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Cellar Excavation Job Question – Vapors, Smells, Air Quality Question

Michael Anthony | Posted in Green Building Techniques on

Hi Y’all –

I’m a new questioner here, so please forgive me (and bear with me)

We live in the northeast (New York area) and we are thinking about copying our neighbors and excavating our fully below-grade cellar in our 100 year old brownstone to finish the basement. (2 party walls on either side) The building is very old and has a rubble foundation which will we will likely need to underpin.

The issue I have with my neighbor’s job is that every time we go down into their now-finished cellar, it still smells moist, humid and dank. The air seems stale… Different somehow than the air upstairs.

What is causing this & how can this be prevented?

Questions:

1.) Is there a special coating we should put onto the (fully below grade) rubble foundation wall to prevent vapor infiltration?
2.) Is there special insulation we should use between the wall studs? (Spray Foam? Special Batts?)
3.) Is there any kind of membrane or barrier you recommend we hangup behind the wall-board or even fasten somehow to the rubble foundation wall?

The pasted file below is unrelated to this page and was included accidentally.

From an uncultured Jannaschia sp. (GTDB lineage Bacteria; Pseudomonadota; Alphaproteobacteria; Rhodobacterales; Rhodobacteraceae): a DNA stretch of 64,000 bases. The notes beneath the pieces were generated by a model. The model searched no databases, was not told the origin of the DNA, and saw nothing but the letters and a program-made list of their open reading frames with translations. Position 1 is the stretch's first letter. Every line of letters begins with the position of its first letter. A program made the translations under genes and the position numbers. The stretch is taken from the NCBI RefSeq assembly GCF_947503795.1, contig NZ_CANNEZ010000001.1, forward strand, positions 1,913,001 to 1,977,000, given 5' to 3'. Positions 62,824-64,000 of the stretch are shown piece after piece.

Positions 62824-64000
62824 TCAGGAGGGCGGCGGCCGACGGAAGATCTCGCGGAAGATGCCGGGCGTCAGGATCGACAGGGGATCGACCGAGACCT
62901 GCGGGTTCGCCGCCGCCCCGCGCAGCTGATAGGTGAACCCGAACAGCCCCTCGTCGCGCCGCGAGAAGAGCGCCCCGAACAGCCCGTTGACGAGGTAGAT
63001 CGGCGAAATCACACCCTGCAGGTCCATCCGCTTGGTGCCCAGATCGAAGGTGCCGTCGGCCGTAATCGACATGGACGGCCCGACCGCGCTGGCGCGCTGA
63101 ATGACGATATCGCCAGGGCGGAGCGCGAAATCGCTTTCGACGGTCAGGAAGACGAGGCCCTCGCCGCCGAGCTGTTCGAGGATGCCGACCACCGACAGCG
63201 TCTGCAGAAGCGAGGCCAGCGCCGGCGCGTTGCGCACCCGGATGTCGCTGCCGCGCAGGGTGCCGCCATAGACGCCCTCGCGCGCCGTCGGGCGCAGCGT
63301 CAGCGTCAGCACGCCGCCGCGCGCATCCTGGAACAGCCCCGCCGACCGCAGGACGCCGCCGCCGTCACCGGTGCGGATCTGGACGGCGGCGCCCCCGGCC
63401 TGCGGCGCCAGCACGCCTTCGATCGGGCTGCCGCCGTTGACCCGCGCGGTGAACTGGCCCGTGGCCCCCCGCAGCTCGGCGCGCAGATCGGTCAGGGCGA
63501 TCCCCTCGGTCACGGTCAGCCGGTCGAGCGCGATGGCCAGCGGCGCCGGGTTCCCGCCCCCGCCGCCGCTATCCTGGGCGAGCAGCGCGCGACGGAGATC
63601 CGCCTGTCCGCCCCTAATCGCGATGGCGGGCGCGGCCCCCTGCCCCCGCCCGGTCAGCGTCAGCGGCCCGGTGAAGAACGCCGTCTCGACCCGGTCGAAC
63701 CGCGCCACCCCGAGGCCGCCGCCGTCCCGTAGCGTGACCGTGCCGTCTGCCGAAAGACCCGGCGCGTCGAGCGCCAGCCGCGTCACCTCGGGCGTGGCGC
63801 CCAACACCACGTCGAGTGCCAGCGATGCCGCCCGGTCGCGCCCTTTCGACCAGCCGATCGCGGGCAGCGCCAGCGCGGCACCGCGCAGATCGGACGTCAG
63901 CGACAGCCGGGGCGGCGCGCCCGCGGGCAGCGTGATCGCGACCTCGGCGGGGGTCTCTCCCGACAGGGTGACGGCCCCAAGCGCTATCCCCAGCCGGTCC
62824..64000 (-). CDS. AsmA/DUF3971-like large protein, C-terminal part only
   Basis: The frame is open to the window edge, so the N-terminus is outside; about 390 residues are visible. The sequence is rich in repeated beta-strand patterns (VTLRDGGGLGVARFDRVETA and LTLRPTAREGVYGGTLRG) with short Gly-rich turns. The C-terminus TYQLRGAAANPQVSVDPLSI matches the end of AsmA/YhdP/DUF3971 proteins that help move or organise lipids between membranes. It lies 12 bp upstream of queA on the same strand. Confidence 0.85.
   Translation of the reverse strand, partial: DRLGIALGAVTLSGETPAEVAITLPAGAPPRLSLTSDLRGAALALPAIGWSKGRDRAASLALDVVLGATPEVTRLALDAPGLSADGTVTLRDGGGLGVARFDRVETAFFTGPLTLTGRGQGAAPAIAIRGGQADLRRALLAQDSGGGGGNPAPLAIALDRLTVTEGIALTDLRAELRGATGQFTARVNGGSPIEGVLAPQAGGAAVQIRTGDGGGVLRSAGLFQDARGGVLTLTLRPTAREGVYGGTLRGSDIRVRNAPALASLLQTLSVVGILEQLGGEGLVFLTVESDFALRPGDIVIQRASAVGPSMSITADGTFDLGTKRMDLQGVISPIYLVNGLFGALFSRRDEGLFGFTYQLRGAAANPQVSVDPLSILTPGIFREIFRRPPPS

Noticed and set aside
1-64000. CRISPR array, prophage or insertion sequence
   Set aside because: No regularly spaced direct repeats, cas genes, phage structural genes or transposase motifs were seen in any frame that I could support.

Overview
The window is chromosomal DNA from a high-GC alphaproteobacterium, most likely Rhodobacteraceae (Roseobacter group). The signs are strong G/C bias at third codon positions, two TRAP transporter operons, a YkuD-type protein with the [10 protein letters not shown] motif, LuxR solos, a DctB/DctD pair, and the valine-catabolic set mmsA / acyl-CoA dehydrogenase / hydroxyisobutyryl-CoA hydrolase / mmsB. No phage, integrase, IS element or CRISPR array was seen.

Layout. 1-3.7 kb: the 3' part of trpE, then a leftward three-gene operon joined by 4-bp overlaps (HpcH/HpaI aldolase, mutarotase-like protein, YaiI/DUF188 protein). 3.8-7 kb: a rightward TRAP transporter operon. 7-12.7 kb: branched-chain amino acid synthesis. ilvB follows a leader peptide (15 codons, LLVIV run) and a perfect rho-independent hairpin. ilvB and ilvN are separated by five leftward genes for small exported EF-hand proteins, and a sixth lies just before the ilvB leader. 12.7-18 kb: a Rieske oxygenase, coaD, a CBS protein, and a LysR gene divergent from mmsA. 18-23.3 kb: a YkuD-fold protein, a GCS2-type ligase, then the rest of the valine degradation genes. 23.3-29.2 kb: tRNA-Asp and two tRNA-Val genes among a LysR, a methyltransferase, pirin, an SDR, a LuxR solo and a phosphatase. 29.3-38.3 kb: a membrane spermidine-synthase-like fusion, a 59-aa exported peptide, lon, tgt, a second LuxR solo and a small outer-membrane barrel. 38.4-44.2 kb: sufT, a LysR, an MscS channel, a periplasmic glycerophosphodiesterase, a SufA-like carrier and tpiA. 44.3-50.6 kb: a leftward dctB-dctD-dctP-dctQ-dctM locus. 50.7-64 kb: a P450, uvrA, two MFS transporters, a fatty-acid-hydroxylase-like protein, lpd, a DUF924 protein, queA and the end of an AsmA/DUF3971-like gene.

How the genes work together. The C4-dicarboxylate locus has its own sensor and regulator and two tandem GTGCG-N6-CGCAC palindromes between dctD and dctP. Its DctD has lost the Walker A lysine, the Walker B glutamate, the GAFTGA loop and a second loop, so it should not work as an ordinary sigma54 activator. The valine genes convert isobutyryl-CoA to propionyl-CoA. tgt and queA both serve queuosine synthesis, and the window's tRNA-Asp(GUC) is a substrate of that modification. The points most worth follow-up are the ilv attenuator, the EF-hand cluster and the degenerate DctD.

4.) Is there a special type of wall board we should use? (Anti-microbial or anti-mold?)
5.) any recommended action for groundwater swells under the concrete floor?
6.) Is there anything you can think of that I didn’t even know to ask about?

Any and ALL comments/input appreciated!

Thanks!

Michael Anthony

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Replies

  1. GBA Editor
    Martin Holladay | | #1

    Michael,
    Because of your questions, I'm guessing that you are neither an architect, nor an engineer, nor a builder. Am I guessing correctly?

    I suggest that you get an experienced professional on board -- someone who should be able to answer all of the questions. I'd hate to think that someone with so many questions is tackling such a job as a do-it-yourself venture.

  2. Torsten Hansen | | #2

    Michael,

    I agree completely with Martin that this is no DIY project but you obviously want to be an informed homeowner. If you haven't already, you should check out http://www.buildingscience.com where you will find several excellent articles on the topic.

    Here are a couple of links to get you started:
    http://www.buildingscience.com/documents/insights/bsi-045-double-rubble-toil-trouble/
    http://www.buildingscience.com/documents/digests/bsd-103-understanding-basements

    Good luck.

  3. Michael Anthony | | #3

    Hi folks - yes, of course I intend to hire a (very) experienced professional to help execute this work. But I also want to be a (very) informed customer. You can never have too much input or too many opinions when it comes to something like this. Everyone has their angle...

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